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The son of a classical pianist straight out of the Bronx of old Archie comics, Steven Tyler was born to be a rock star. Weaned on Cole Porter, Nat King Cole, Mick, and his beloved Janis Joplin, Tyler began tearing up the streets and the stage as a teenager before finally meeting his "mutant twin" and legendary partner, Joe Perry. In this addictively listenable memoir, told in the playful, poetic voice that is uniquely his own, Tyler unabashedly recounts the meteoric rise, fall, and rise of Aerosmith over the last three decades and riffs on the music that gives it all meaning.
Tyler tells what it's like to be a living legend and the frontman of one of the world's most revered and infamous bands - the debauchery, the money, the notoriety, the fights, the motels and hotels, the elevators, limos, buses and jets, the rehab. He reveals the spiritual side that "gets lost behind the stereotype of the Sex Guy, the Drug Guy, the Demon of Screamin', the Terror of the Tropicana." And he talks about his epic romantic life and his relationship with his four children.
As dazzling, bold, and out-on-the-edge as the man himself, Does the Noise in My Head Bother You? is an all-access backstage pass into this extraordinary showman's life.
Customer ReviewsMost Helpful
By kevin on 07-22-11
Does the Noise in My Head Bother You? A Rock 'n' R
Like all rock star books that I've read in the past, it's your typical super-talented, super-successful, rockstar, drug addict, self-proclaimed rock god, book that I absolutely love to read/listen to. I don't think the book comes off as well as is could have with Jeremy Davidson narrating it. Especially after hearing the last 15 minutes, that was actually narrated by Steven Tyler. His narration puts a completely different perspective on the book. When he talks about his children and the band, you can hear the love and the self-disappointment in his voice. You can actually hear Steven think as he speaks. You can tell he lived it. The ups and downs. You can't be a drug addict for decades and not screw up everybody around you. Only the great Steven Tyler can Tylerize words like Steven Tyler. He makes his living with words, he invented laying the smack down like no other! He has his own unique vocabulary. Steven sounds his age in the narration and Jeremy sounds like the younger Steven Tyler who is completely full of himself. It just doesn't do the book justice. Keif' Richards had Johnny Depp do his narration and it sounded great! Hey Steven, go back and do the narration yourself. The book deserves it!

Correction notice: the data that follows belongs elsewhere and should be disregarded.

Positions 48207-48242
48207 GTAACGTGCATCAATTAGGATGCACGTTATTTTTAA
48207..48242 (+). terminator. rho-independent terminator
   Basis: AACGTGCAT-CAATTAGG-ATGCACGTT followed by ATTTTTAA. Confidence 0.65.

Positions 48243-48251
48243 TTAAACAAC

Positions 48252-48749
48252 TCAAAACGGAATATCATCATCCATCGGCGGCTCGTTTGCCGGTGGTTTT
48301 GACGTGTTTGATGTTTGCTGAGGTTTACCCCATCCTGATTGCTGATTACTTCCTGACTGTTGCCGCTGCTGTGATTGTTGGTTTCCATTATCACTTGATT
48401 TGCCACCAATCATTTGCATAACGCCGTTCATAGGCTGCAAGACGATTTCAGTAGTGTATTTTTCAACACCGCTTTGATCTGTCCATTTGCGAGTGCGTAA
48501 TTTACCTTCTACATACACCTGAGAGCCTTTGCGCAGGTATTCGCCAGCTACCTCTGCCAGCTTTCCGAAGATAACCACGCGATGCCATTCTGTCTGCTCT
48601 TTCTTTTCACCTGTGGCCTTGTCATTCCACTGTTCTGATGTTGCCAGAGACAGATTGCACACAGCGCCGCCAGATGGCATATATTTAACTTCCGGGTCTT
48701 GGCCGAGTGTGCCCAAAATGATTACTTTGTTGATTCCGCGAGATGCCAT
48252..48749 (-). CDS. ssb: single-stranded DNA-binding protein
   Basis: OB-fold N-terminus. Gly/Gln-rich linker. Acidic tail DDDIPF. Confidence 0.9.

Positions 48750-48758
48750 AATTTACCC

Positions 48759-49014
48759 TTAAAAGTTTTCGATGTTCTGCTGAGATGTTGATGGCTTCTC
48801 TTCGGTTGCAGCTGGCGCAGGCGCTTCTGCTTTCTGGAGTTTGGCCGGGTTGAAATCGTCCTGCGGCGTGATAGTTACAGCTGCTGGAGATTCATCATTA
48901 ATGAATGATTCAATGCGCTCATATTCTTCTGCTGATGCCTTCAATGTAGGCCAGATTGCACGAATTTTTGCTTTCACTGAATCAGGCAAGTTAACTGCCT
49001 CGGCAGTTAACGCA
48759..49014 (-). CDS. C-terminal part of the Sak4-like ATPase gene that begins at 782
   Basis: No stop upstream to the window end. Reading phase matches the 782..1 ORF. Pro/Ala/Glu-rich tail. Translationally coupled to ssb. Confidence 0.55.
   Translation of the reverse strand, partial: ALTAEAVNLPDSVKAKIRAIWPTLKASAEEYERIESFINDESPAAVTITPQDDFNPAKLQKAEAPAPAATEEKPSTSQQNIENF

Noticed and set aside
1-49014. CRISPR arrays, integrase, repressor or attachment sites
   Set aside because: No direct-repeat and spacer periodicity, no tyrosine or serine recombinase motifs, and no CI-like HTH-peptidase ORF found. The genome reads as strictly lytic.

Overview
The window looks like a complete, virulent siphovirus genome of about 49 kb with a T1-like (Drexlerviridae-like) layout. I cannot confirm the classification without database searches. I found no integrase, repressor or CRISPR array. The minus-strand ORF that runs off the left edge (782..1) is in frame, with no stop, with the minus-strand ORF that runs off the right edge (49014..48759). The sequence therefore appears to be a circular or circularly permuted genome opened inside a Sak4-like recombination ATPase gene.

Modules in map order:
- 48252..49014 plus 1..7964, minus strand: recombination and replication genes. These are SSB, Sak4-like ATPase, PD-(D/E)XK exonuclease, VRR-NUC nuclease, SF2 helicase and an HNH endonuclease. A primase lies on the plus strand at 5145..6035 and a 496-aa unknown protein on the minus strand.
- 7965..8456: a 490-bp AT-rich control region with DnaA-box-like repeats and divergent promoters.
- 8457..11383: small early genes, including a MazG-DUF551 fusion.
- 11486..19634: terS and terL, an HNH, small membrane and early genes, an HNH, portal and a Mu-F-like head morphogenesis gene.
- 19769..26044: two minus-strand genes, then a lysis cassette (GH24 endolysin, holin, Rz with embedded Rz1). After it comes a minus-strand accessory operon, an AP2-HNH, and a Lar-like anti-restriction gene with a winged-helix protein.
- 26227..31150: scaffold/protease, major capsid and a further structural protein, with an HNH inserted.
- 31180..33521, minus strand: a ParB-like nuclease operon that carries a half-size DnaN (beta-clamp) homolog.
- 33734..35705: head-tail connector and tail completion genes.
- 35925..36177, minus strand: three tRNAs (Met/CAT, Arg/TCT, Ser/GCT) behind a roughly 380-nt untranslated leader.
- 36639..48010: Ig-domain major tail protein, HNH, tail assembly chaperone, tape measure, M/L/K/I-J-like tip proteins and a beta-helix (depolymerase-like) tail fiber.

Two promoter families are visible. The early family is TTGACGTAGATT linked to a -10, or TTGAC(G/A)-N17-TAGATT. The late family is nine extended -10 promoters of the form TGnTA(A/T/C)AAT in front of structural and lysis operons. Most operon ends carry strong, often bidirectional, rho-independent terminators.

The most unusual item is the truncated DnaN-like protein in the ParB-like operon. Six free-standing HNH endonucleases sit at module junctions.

13 of 13 people found this review helpful
By Damian on 05-10-11
Reads true to the man and true to music
This reads as unadulterated Steven Tyler, his language, his world view, coming through clear. What really makes the book worthwhile is Tyler's love of music and his focus on that. The narrator is fine, though sounds like more of a tough guy than Tyler himself.
Yes the endless litany of drugs, the sense of a whole life spent stoned, is a little disappointing, but that's part of the Tyler package...love of music and language and a mostly unexamined love of altered states...
11 of 11 people found this review helpful